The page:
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But it meant that we needed a lot more clothes. So just kind of strange things like that. But really, we were incredibly lucky. I remember, after the five months that we were on hiatus, just the first day I went back to work, it was like, I was so grateful to have the opportunity to actually work in my chosen field.
You weren’t only the producer on Elvis; you were also the costume designer and the production designer. How did you manage all these roles?
I think quite badly on some days. [laughs] Because it’s hard to juggle everything. And I think that if you think about it, like the totality of the amount of work and what you have to do, it overwhelms you. So you can only allow yourself to be overwhelmed a little bit every day.
But it was a much bigger job than I imagined it would be. I think that’s what’s really interesting with working with Baz. Every movie I’ve worked with him on, I’ve had to really step up for it. Or it’s been a much bigger challenge for whatever reason. And I think it just makes you grow as an artist, as a craftsperson, as a designer, as a person. Because you are put in situations that you’re not used to or aren’t natural.
I think my listening, even at 57, you can learn to listen better, I think. And just be less… not that I ever was particularly defensive, but that you just kind of roll with the punches a little bit more and engage in collaboration in a much more active way. You know, I really enjoyed it.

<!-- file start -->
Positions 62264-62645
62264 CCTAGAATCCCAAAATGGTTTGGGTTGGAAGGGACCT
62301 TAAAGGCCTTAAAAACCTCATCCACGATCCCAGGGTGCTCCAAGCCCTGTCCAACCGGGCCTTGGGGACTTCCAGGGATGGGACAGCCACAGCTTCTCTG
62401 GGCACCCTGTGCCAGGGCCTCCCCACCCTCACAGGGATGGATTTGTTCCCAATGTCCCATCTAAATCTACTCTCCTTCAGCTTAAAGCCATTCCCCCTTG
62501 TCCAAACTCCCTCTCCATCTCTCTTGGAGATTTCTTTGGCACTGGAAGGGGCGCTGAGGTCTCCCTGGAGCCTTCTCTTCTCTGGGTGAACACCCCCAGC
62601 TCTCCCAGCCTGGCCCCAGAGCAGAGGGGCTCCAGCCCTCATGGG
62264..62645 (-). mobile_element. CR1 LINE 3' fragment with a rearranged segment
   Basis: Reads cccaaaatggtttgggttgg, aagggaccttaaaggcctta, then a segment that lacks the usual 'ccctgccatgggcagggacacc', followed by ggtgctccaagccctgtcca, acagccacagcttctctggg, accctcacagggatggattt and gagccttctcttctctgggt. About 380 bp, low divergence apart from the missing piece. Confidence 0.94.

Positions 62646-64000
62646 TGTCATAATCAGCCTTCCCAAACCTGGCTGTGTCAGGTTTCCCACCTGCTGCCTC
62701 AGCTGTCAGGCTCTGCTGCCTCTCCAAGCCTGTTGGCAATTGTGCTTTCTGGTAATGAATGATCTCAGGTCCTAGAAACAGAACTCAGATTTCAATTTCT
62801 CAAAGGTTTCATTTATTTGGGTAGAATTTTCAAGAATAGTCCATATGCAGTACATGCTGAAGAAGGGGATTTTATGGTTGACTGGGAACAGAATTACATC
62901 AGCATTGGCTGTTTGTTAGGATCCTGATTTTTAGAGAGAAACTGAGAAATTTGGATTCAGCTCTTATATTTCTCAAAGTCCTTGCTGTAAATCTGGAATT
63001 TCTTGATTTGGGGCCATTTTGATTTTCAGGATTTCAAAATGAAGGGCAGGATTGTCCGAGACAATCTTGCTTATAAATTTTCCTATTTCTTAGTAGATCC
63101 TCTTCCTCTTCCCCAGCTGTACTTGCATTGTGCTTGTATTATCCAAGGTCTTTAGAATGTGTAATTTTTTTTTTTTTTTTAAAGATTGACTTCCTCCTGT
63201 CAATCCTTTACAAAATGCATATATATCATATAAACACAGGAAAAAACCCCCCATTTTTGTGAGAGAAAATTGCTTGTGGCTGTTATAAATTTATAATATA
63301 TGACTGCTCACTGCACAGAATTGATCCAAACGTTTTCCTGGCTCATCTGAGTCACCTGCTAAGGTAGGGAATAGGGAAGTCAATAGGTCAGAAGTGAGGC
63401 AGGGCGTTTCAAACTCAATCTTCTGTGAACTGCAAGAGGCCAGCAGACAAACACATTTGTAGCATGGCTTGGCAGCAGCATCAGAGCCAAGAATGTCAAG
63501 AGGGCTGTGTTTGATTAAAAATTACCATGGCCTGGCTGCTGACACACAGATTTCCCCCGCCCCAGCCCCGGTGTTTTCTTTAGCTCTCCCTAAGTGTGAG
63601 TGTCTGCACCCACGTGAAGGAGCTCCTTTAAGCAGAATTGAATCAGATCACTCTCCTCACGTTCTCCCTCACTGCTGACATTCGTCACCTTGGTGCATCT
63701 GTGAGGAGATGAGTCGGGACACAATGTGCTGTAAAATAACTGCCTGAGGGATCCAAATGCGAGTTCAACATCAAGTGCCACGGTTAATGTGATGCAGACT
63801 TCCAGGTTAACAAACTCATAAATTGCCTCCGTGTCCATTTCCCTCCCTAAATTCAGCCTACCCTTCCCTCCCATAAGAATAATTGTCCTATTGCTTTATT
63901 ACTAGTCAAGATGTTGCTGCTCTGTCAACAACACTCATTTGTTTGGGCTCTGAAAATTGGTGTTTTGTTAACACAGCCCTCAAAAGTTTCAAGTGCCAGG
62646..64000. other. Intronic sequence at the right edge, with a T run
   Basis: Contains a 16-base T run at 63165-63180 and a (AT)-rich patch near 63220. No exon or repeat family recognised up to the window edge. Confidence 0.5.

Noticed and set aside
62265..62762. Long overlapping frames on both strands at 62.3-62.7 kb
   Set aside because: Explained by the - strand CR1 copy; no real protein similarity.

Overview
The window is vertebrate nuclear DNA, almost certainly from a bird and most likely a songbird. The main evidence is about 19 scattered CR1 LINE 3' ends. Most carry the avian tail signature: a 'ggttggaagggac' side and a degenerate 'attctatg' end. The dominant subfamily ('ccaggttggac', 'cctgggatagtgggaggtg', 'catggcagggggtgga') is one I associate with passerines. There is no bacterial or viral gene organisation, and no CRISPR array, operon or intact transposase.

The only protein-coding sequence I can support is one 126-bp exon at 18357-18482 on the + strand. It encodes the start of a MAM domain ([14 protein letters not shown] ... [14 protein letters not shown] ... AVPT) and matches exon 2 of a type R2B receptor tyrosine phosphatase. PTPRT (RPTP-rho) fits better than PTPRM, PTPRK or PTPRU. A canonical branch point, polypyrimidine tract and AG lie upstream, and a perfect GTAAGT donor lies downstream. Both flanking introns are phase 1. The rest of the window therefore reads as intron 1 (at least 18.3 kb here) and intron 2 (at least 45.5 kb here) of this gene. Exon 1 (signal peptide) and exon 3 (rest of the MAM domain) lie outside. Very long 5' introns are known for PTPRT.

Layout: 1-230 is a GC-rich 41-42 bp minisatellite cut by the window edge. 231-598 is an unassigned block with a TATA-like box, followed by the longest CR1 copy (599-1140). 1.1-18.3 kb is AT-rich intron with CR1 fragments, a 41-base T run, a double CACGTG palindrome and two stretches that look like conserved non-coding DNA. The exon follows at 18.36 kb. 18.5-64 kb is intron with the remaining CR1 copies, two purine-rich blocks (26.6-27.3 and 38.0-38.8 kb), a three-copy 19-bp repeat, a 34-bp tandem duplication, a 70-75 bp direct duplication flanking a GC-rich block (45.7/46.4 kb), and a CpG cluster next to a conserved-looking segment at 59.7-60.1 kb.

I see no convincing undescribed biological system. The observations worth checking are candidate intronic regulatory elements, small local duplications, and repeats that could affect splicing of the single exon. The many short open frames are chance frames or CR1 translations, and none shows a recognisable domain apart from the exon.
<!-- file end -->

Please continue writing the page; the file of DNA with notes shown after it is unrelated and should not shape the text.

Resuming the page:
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I had a great moment with Alton Mason, who plays Little Richard, who’s an incredible stylist. We’d been working with Baz and with Alton on a particular look in Club Handy – a scene in the movie – and we all love the idea that he came up with. He put on the costume in the fitting room, and he made a really good observation.
I always try and get the actors to go in and have their hair and makeup done before they come to a fitting, especially when it’s at the very end. Because I think it really helps them, it helps all of us, it helps Baz, he gets to see everything together, he gets to give final notes, like the hair, the makeup, the clothes.
And anyway, Alton made a really good observation. He said, ‘I’ve got crazy hair. I’ve got lots of eye makeup’, which was how Little Richard was. But I think he still hadn’t synthesised the church boy, and the performer. And he said, ‘I’m feeling that this gold Lame suit is too much. I think it needs to be a lot of pzazz above the neck and more church boy below the neck’.
And I looked at him. I talked to Baz, and I called him, and we discussed it, because he was on set filming. And we all thought, ‘no, this is a really good direction to explore.’
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And it was kind of crazy because we had to make that outfit collectively in the room out of what we had, because he was shooting in the next 48 hours. And I just loved that process.
Feeling free enough to throw something out, start again and make something better. And what you see in the film is a result of that incredible collaboration.
Elvis is out in cinemas now.